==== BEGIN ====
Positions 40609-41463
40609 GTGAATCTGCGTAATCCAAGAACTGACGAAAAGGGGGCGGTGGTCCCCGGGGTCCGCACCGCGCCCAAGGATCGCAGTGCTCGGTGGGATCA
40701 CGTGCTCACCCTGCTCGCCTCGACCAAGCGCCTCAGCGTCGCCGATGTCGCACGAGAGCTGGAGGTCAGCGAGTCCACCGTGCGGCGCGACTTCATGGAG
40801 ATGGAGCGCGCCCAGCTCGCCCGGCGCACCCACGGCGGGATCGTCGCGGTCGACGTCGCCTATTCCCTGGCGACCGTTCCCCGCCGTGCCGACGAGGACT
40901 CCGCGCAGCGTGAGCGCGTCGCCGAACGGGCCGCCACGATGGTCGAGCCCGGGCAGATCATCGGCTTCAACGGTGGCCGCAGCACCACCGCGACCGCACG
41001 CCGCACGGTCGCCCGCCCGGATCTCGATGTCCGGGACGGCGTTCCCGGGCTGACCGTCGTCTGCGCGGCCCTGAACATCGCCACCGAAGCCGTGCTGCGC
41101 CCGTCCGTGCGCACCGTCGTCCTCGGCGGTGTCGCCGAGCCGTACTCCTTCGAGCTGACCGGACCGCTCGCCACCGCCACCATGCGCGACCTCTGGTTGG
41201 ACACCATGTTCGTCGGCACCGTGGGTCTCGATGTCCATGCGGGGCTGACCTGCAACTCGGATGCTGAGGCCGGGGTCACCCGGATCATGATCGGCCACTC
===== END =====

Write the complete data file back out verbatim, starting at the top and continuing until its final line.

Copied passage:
Positions 40609-41463
40609 GTGAATCTGCGTAATCCAAGAACTGACGAAAAGGGGGCGGTGGTCCCCGGGGTCCGCACCGCGCCCAAGGATCGCAGTGCTCGGTGGGATCA
40701 CGTGCTCACCCTGCTCGCCTCGACCAAGCGCCTCAGCGTCGCCGATGTCGCACGAGAGCTGGAGGTCAGCGAGTCCACCGTGCGGCGCGACTTCATGGAG
40801 ATGGAGCGCGCCCAGCTCGCCCGGCGCACCCACGGCGGGATCGTCGCGGTCGACGTCGCCTATTCCCTGGCGACCGTTCCCCGCCGTGCCGACGAGGACT
40901 CCGCGCAGCGTGAGCGCGTCGCCGAACGGGCCGCCACGATGGTCGAGCCCGGGCAGATCATCGGCTTCAACGGTGGCCGCAGCACCACCGCGACCGCACG
41001 CCGCACGGTCGCCCGCCCGGATCTCGATGTCCGGGACGGCGTTCCCGGGCTGACCGTCGTCTGCGCGGCCCTGAACATCGCCACCGAAGCCGTGCTGCGC
41101 CCGTCCGTGCGCACCGTCGTCCTCGGCGGTGTCGCCGAGCCGTACTCCTTCGAGCTGACCGGACCGCTCGCCACCGCCACCATGCGCGACCTCTGGTTGG
41201 ACACCATGTTCGTCGGCACCGTGGGTCTCGATGTCCATGCGGGGCTGACCTGCAACTCGGATGCTGAGGCCGGGGTCACCCGGATCATGATCGGCCACTC